If a business pays its tax debt late or by instalments, interest accrues on the unpaid debt. However, some businesses with activity statement debts may be eligible for interest-free payment plans.
To deal with a business tax debt of more than $100,000, you can phone the ATO on 13 11 42.
Tip: Your business still needs to lodge all of its ongoing activity statements and tax returns on time, even if you have a payment plan or can’t pay by the due date.
Federal Court rules on
The Federal Court and Administrative Appeals Tribunal have agreed with the ATO that a business, Sunraysia Harvesting Contractors Pty Ltd, was making use of a “sham” arrangement with three other companies to avoid pay as you go (PAYG) and payroll accounting responsibilities. Sunraysia’s operators argued, unsuccessfully, that the three other companies employed Sunraysia’s workers, and those companies were responsible for PAYG deductions and payroll tax. The Federal Court said the arrangement was a “crude” structure with “no worth”, and ruled to deny Sunraysia’s input tax credits and impose penalties for GST shortfall and the business’s failure to meet its PAYG, payroll and other income tax obligations.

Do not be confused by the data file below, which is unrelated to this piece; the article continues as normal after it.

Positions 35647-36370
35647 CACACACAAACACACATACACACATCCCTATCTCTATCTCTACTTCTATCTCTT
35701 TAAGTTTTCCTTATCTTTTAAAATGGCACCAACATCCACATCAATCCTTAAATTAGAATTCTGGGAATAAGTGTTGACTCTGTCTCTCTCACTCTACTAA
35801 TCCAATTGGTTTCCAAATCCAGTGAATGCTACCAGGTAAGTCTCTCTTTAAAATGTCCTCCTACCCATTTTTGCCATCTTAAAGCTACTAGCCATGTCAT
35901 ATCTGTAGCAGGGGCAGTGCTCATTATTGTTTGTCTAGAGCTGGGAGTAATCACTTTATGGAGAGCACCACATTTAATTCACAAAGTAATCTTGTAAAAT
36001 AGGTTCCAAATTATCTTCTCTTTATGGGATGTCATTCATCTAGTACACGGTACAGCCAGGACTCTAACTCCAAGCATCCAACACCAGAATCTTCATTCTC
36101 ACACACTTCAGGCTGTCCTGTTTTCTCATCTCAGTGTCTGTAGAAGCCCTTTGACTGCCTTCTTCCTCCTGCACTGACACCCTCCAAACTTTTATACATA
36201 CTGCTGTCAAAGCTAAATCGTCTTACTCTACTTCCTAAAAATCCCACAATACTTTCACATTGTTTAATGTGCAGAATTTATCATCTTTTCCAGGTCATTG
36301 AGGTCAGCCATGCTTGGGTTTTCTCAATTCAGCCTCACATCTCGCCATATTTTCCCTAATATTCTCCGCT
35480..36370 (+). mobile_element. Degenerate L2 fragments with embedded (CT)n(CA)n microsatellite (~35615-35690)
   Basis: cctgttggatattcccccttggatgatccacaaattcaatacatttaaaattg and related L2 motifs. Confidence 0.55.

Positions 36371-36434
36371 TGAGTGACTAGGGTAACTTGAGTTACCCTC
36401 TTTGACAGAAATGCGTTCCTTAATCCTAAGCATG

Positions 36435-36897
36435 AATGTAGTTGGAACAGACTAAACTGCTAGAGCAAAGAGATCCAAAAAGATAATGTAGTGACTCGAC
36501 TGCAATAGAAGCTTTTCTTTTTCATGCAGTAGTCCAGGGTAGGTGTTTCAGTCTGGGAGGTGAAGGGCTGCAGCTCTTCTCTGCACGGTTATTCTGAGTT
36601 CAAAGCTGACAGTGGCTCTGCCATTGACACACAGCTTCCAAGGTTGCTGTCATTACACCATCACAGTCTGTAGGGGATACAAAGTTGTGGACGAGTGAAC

Tax assessments confirmed for undisclosed business income
The Administrative Appeals Tribunal has ruled that the ATO was correct to issue tax assessments of $3.7 million and penalties of $3.3 million to a business taxpayer that had underreported its income and failed to lodge several years worth of tax returns. The taxpayer, PSI Pty Ltd, argued that it owned and rented out several Sydney properties, but did not engage in other business activities or receive the significant amounts of income that the ATO had assessed to it.